The revolution continues.
The late Kerry Simon was always something of a rebel. Dubbed the “rock ’n’ roll chef” by Rolling Stone for the hip following — unusual at the time — at his restaurant at New York’s Plaza Hotel during the Trump era, Simon was always looking for the next big thing, as long as it was fresh and new, at several New York and Las Vegas restaurants. He even had a Soviet-themed burger spot at Harrah’s for a few years.
Simon’s legacy continues in the Simon Hospitality Group restaurants, which include Carson Kitchen downtown and now Standard & Pour, which was one of Simon’s last projects. It opened in August (with Titan Brands as a partner) on Eastern Avenue in Henderson.
What’s different about Standard & Pour? For one thing, while most small-plates restaurants hedge their bets with a few entree-size selections, Standard & Pour keeps it all small plates, all the time. The simple, straightforward menu is divided into four sections: “V,” “F,” “M” and “D,” which refer to “vegetables,” “fish (and seafood),” “meat” and “dessert.”
The dishes therein reflect the iconoclastic but playful spirit of both Simon and Simon Hospitality. Consider, for example, a dessert named Wine & Cheese Sundae ($8), which sounds like a bad joke. The execution, however, is quite the contrary, a cheesecake blondie with a scoop of merlot ice cream and a brandied cherry. It’s a touch of whimsy that hooks the customer into trying an offbeat but well-executed dish.
A whole smoked romanesco ($14) is another dish that doesn’t sacrifice quality for novelty. This ancient vegetable that’s still unusual in this country has a flavor similar to cauliflower but nuttier, which smoking brings out brilliantly. Capers and a shower of pickled red onion provided an acidic contrast.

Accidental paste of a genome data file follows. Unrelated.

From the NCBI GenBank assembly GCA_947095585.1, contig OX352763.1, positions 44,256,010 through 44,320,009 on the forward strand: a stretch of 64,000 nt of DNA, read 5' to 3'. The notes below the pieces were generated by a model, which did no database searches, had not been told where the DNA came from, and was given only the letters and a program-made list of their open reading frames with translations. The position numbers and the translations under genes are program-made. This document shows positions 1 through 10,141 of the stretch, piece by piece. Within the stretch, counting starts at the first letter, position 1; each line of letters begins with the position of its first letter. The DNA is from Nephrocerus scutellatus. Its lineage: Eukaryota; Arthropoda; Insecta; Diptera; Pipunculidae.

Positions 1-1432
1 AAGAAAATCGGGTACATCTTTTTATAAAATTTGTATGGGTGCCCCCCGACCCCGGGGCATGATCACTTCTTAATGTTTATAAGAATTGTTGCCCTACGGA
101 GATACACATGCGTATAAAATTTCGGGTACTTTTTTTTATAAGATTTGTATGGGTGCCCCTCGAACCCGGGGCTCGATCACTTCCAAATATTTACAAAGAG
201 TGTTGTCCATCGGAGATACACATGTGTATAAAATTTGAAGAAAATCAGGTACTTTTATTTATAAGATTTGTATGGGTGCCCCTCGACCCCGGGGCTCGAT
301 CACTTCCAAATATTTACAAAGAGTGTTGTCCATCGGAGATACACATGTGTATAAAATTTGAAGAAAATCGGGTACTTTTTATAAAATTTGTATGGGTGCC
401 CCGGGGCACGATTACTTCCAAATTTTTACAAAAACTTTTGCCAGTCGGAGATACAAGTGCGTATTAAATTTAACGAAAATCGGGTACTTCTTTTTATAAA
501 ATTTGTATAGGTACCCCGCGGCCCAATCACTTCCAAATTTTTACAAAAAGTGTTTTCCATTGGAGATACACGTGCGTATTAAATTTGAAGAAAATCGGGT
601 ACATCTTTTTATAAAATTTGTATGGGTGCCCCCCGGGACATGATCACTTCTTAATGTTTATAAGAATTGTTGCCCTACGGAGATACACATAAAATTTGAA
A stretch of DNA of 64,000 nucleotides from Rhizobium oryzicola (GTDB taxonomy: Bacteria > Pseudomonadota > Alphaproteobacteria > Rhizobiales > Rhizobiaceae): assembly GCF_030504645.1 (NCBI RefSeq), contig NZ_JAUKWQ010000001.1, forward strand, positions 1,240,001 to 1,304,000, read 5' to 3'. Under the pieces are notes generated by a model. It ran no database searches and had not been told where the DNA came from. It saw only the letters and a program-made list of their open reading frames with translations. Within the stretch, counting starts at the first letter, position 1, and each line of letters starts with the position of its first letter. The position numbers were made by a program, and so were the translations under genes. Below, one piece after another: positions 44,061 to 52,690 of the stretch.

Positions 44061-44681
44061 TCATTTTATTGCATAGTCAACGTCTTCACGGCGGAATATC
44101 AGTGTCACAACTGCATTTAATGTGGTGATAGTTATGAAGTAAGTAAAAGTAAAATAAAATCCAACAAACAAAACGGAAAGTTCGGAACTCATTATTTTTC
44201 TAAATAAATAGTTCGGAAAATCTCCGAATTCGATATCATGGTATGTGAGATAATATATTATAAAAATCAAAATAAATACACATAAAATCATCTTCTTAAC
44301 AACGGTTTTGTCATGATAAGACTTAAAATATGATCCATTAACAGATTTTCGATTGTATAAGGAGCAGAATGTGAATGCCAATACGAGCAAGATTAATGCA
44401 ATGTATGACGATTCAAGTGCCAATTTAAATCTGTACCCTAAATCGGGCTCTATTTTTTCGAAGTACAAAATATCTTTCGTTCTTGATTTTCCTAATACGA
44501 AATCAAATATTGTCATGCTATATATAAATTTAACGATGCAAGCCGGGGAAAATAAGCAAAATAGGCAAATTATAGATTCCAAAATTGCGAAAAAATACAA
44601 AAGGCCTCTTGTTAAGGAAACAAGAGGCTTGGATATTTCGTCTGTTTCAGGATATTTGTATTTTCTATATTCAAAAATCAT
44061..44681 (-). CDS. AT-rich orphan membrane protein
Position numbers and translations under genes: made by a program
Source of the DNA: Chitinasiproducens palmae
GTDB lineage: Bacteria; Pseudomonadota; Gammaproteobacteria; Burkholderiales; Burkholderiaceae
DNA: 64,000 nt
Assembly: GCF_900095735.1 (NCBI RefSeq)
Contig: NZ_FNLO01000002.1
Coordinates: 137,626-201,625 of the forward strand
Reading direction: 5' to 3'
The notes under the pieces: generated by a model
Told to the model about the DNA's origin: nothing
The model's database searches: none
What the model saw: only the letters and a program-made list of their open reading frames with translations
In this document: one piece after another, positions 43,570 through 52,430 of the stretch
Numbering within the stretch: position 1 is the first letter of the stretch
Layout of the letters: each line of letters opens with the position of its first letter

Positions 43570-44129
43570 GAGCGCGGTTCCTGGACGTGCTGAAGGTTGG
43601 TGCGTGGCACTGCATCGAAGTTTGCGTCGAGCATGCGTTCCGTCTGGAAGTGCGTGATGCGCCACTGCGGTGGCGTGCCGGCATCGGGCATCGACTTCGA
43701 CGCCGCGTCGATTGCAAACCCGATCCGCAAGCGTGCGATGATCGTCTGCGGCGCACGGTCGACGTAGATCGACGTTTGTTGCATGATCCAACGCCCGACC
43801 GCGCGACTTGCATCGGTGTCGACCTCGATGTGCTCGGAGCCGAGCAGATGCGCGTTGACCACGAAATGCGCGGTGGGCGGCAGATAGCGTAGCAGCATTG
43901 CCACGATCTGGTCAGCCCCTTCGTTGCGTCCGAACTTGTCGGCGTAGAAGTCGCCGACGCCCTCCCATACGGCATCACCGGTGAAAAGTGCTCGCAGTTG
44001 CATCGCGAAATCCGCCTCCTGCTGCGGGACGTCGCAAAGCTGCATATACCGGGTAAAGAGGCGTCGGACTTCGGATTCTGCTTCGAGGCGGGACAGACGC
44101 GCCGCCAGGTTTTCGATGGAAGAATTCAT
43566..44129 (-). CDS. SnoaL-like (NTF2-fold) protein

Snow crab fondue ($14), which is a seasonal dish, was a riff on the ubiquitous artichoke-spinach-Parmesan dip. It had plenty of sweet, fresh crab and was a cheesy, gooey delight perfect for winter. Date and blue cheese jam ($12) was somewhat similar in texture and tasted like spreadable bacon-wrapped dates.
The one quibble was that we were charged $2 for additional bread.
Standard & Pour has, from the terrace and some spots in the second-story location, one of the best views around — a sweeping vista of the Strip, miles away. The interior designers wisely decided not to compete with that, leaving things sleek and streamlined, with industrial touches and wood accents.
Service was excellent, our server well-informed with a good sense of humor.
The best part about dining at Standard & Pour is that there is very little about it that’s standard.
Las Vegas Review-Journal restaurant reviews are done anonymously at Review-Journal expense. Email Heidi Knapp Rinella at email@example.com. Find more of her stories at www.reviewjournal.com and follow @HKRinella on Twitter.